How does it work? How do users declare that they would like to opt-in to features? How do validators opt in? How do contracts? How are features even created/added? Does it cost anything to create a feature?

Also, there might be a few potential security concerns:

  • What if a contract doesn’t opt-in to a feature but calls a contract that does opt in to it? Does it revert? If all it does is add an opcode like EIP-5478, then reverting is overkill. But if there was a malicious feature that was “when someone calls a contract, all the ether is transferred from the caller to the target contract,” or even vice versa, “when someone calls a contract, all the ether is transferred from the target contract to the caller,” then a default reversion makes sense. Should there be multiple tiers of features?

Can contracts subscribe to new features? If so, does that break the immutability guarantee of contracts? How are the features that contracts are subscribed to tracked?

How does one add a feature, and are there DoS risks? If it costs nothing to submit a new feature, then who’s to say that someone won’t flood the chain with extremely large useless features to try to censor transactions / induce a chain stop? If it costs a lot, then doesn’t that make protocol upgrades needlessly expensive for the Ethereum core devs

Can features add features?

EigenLayer is just a set of smart contracts. Validators opt-in by setting their withdrawal address to one of EigenLayer’s smart contracts. EigenLayer then has the ability to slash validators if needed.
I think you are misunderstanding what an EigenLayer feature is. They are just like any other dApp, except that they can slash validators. Users opt into an EigenLayer feature the same way they opt into UniSwap, they start using it. Contracts also don’t opt-in to a given feature, from their point of view they are just calling another smart contract.
If you have the time to watch Sreeram’s video that I linked, I highly recommend it. He explains this much better than I can.

Huh, that’s a really neat idea. You explained that quite well. I didn’t realize that this was based completely on existing Ethereum infrastucture.

Thanks for the shoutout to EigenLayer here. I however think the Ethereum should continue on the roadmap for providing data availability via 4844 and danksharding. This is because data availability is most secure when provisioned natively - for example, we can have the guarantee that the core Ethereum chain will fork away to a new chain if there was a data unavailable block ever made. It is not possible to guarantee this for any other DA service, including DA services built on eigenlayer (for example, the EigenDA service that we are building).

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Hey, Sreeram. Thanks for taking the time to replying.
Regarding your point about the Ethereum chain (with danksharding) forking if a block is unavailable, I haven’t thought about that before. But if I’m thinking correctly, the problem doesn’t seem to be fundamentally about EigenLayer but rather about features being opt-in. Let’s take EigenDA, for validators that have opted into it, they can easily determine if a block is available or not (via DAS). So, even with a malicious majority, they could just consider the unavailable block as invalid and fork away. The problem is the validators that didn’t opt-in and would just see the chain fork without knowing which was the correct one. If every validator opts into an EigenLayer feature then this wouldn’t happen.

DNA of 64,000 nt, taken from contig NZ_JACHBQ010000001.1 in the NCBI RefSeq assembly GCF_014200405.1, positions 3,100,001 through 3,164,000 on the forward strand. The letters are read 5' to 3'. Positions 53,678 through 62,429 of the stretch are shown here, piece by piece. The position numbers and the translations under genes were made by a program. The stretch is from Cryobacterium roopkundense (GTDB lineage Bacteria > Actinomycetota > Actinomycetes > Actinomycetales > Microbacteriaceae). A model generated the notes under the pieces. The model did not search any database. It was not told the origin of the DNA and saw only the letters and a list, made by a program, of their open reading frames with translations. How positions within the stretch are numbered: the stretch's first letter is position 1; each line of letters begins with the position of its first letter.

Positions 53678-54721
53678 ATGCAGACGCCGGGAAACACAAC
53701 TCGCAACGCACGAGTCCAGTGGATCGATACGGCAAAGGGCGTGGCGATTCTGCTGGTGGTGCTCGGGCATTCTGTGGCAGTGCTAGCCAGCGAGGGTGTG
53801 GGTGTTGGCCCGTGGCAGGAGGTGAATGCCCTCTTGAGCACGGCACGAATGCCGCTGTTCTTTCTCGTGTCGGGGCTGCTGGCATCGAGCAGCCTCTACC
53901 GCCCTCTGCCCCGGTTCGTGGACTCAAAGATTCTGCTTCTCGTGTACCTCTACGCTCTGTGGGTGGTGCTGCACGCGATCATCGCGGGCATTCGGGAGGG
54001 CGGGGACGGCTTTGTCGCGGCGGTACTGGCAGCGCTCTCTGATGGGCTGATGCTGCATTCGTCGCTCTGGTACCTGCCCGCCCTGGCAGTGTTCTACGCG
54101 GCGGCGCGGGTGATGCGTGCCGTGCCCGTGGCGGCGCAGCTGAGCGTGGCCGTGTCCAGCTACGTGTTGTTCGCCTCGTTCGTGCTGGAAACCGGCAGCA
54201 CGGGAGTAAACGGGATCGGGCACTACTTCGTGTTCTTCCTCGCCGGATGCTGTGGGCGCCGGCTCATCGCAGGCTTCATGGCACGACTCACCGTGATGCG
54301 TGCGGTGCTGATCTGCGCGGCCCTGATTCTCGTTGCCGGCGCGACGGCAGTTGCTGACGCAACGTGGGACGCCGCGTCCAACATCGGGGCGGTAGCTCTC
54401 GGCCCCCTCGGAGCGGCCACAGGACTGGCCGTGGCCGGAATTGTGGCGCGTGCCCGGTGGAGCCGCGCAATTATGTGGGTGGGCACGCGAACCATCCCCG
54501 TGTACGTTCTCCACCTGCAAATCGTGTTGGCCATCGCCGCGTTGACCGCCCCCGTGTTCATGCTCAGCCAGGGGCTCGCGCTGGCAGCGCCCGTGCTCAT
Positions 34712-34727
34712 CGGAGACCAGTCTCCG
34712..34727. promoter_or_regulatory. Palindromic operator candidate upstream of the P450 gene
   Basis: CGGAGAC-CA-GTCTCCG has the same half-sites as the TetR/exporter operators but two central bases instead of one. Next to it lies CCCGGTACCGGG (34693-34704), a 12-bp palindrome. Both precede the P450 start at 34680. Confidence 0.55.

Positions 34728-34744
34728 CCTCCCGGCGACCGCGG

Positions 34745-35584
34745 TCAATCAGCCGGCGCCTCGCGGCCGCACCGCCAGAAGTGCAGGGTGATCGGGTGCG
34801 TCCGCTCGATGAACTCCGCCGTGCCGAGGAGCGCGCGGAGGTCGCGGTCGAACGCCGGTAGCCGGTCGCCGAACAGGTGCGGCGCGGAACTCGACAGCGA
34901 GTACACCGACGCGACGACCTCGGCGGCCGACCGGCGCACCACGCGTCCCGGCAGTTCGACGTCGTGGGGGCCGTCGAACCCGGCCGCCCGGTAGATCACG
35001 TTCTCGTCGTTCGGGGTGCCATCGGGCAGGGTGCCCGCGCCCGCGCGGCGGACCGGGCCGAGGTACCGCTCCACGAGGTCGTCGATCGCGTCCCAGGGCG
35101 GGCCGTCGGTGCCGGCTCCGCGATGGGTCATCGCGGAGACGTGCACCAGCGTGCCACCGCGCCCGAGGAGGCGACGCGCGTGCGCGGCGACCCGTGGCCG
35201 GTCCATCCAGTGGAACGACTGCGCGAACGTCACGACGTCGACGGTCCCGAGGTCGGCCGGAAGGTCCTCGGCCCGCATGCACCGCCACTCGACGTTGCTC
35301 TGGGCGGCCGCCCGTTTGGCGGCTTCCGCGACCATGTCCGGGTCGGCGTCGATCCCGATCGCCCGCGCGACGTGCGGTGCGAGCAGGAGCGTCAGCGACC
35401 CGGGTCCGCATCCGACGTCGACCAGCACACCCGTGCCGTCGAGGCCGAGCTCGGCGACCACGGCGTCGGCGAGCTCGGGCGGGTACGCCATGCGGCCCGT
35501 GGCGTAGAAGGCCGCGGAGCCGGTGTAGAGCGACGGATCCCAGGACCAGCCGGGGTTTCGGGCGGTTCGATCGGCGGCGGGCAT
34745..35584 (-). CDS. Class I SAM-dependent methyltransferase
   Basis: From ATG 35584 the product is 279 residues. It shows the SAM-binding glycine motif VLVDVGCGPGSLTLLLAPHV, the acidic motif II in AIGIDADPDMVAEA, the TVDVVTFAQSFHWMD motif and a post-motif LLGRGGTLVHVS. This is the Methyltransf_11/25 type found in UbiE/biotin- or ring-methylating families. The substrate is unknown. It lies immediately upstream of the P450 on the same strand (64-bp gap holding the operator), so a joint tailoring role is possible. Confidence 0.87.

So, couldn’t we just let features like DA be opt-in while they are being tested and improved, and later (if they gain enough support) make them mandatory through an EIP thus making them part of the protocol?

The main problem with this is that any kind of L2 data layers are not going to have tight coupling. In any L2 data layer, the guarantee that the data will actually be available is only as good as the validator set supporting it, whereas a protocol-enshrined data layer can have a (much stronger) unconditional availability guarantee, because any chain whose data is unavailable is by definition non-canonical.

Another way to ask this is: if some layer-2 mechanism creates a data layer that’s actually good and reliable enough to run rollups on, then why not enshrine it into the base layer protocol?

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Hey, Vitalik. Sreeram brought up the same point and I do agree with it. Native data availability would be more secure than L2 data availability. L2 data needs a honest minority of the validator set while native data only needs a honest minority of full nodes (at least that’s my understanding of DAS).

But to answer your question. In that case yes, we should enshrine that layer-2 mechanism into the protocol. But don’t you see some value in letting that mechanism develop organically on the layer-2 space and enshrining it later when it’s thoroughly tested and mature?

EIP-4844 is a very opinionated upgrade. And my fear is that we might be rushing into a suboptimal design before fully exploring all the options.

Considering the design philosophy of ethereum, this solution seems reasonable if we consider an ecosystem of hubs (just like cosmos).

By using EigenLayer, we can have DA layers with different security levels (by varying the number of validators or the erasure code rate), bandwidth capacities, latencies and prices. All of these secured by Ethereum validators with zero capital cost. Instead of letting another generation of “Ethereum-killers” appear (now for DA), we can let that innovation happen directly on top of Ethereum.

It can be a stupid question but how would it work if we consider trustless or trust minimized bridging between rollups? Considering the fact that Rollup A needs more social security than Rollup B.